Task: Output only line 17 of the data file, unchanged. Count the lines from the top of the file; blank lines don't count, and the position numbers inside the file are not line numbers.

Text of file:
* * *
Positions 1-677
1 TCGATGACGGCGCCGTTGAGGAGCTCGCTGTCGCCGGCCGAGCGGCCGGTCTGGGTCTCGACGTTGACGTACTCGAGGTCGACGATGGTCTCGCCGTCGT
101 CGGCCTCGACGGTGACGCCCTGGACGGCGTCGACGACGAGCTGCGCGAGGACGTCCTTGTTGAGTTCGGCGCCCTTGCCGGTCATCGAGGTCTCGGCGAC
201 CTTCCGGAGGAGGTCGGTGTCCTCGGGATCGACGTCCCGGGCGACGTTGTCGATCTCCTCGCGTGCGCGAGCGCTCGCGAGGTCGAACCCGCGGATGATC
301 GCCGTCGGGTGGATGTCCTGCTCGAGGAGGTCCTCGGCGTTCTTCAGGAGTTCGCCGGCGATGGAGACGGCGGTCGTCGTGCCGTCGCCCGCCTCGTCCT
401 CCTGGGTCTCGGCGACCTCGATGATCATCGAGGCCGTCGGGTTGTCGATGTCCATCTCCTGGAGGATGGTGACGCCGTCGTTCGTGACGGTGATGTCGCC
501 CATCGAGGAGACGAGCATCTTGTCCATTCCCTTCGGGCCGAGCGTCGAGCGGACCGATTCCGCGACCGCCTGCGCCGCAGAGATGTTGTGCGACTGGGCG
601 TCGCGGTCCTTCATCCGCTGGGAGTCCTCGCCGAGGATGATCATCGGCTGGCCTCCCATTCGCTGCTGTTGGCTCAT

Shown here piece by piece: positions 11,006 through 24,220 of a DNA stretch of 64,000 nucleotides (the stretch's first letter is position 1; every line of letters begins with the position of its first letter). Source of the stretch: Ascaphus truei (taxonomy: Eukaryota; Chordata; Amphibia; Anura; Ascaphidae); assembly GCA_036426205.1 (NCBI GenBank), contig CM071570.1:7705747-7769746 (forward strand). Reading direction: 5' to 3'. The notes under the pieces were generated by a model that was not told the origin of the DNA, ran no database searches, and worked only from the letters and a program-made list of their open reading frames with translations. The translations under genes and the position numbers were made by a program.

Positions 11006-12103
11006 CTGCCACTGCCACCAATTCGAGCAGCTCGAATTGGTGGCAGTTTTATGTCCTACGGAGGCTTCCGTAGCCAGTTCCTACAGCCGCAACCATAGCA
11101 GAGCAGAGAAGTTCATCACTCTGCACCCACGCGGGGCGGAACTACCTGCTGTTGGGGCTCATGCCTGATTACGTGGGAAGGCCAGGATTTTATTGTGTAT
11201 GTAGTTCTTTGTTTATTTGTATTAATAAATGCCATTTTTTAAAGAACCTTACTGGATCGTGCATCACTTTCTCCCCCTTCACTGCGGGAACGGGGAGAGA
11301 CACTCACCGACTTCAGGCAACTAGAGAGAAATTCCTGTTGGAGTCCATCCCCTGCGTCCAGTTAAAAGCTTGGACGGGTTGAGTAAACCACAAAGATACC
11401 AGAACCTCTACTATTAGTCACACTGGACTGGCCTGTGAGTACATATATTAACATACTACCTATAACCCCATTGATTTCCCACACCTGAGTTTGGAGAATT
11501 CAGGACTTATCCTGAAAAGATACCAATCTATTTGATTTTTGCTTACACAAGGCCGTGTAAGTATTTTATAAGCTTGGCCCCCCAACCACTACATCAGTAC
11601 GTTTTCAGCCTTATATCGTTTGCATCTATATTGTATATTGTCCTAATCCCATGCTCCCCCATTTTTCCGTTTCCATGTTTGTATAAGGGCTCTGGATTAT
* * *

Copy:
11601 GTTTTCAGCCTTATATCGTTTGCATCTATATTGTATATTGTCCTAATCCCATGCTCCCCCATTTTTCCGTTTCCATGTTTGTATAAGGGCTCTGGATTAT